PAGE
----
Wednesday, June 27, 2012

Taking Good Pictures of Goats

Baby Curzon, only hours old

Because so many people ask me how we take good photos of our animals, I'm going to post this to both Goat Tips & Tricks and Sheep Tips & Tricks, except with different pictures to each blog.

Really, taking good pictures is easy and you don't need a top-of-the-line camera to do it well. We took publication-quality 35mm transparencies (slides) with a bargain basement Pentax K-1000 manual camera and two interchangeable lenses for over 15 years. When the K-1000 gave up the ghost, we switched to a Pentax ME Super and we'd still be using it if we hadn't discovered digital photography. Now I'm a convert and we use a Canon EOS Rebel XTi  with two lenses, a 75-300mm zoom and an 18-55mm zoom. Unlike the K-1000, it wasn't cheap, even purchased at BestBuy, but we've used it for four years on a nearly daily basis to shoot many thousands of pictures, so it's more than paid its way. I prefer the Canon to my 35mm camera because I can shoot loads of pictures at virtually no cost.

Uzzi as the Oak King graced our Christmas cards one year

I want to stress that you don't need an expensive camera with all the bells and whistles to take good photos. Photography became my hobby early-on and my first camera was a Brownie Hawkeye (you can't get much simpler than that). I used it to take a picture that won a Grand Championship ribbon at the Indiana State Fair. I later won awards in horse photography contests with pictures taken with Instamatic cameras. I don't know an f-stop from an orangutan and you don't need to in order to take great pictures. You just have to follow a few simple rules and learn to use the camera you've got.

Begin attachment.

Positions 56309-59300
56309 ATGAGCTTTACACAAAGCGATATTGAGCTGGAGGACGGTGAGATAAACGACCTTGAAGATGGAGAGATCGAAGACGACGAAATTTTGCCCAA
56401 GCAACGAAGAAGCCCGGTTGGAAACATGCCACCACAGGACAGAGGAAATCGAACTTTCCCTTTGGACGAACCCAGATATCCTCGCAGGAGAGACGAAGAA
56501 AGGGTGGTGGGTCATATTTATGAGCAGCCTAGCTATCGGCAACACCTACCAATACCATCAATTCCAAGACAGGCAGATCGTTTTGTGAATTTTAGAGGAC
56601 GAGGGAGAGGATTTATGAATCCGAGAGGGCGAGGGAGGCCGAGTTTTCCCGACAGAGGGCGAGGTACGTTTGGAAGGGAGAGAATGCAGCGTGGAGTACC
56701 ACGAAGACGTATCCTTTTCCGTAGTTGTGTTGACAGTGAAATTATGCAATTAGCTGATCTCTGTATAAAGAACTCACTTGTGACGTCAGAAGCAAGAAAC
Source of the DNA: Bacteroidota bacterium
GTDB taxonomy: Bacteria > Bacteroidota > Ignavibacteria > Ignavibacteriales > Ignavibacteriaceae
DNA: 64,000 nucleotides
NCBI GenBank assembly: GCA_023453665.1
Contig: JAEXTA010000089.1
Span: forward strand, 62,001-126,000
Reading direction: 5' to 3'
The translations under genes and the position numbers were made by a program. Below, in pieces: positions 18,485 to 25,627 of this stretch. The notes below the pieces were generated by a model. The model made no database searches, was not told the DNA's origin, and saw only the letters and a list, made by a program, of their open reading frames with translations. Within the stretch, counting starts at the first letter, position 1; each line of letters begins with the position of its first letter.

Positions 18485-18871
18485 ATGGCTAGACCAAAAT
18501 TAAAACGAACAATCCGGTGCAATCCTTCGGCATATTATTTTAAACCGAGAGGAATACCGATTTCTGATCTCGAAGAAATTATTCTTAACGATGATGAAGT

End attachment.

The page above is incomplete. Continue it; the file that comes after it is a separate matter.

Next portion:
Emony says, "Where's supper?"

However, if you can afford it, buy a camera with interchangeable lenses so you can use a zoom lens to shoot animal pictures. That way you can stay farther from your subject and the zoom helps keep its parts in proportion. An 80-200mm zoom is perfect for livestock photography.

Choose the highest resolution setting on your camera. You’ll hate it if you shoot the perfect picture in poor-quality low-resolution.

Plan your shoot. Find a nice backdrop or at least remove junk from the background you have.

K'ehlyr munches oak leaves in an autumn setting

Shoot at the right time of day. Morning and evening lighting is perfect; shooting when the sun is overhead casts deep shadows. Stand with the sun at your back or slightly over one shoulder. Watch to make sure your shadow doesn’t spoil the image.

Get down on your subject’s level. Level with the center of its body is perfect. Kneel, sit, or lie on your tummy but never shoot from above unless you're trying for special effects. That distorts your subject’s body and gives him short legs.

Esme poses with a garland of old-fashioned roses

Ask someone to help you grab your subject’s interest at just the right time. Have your helper toodle a kazoo, wave a plastic bag, squeak a squeaky toy, or roll on the ground. Keep in mind you want an alert expression, not panic. Experiment until you find the right ploy.

Fill the frame but don’t cut off ears, feet, or tails. Or, learn to use photo editing software to crop your favorite shots.

Milo says it's easy to take alert-looking pictures of us wethers and bucks--just wait until we have to pee

If you’re working alone, be patient. Sit with your camera ready and wait for the perfect picture to happen.

Stay alert while sitting, especially with your camera at your face. I've been ambushed by nasty roosters, flattened by a flying goat (propelled my direction by another goat), and used as a jungle gym by bottle lambs and kids.

Kerla, like many of our bottle babies is house-trained; here he lounges on the couch

Shoot a lot of pictures. I delete at least 15 images for every one I save.  

And when you move position, watch where you park your butt, especially if sitting in animal poop offends you. Or, you could sit on a thistle. I've done it and it hurts!

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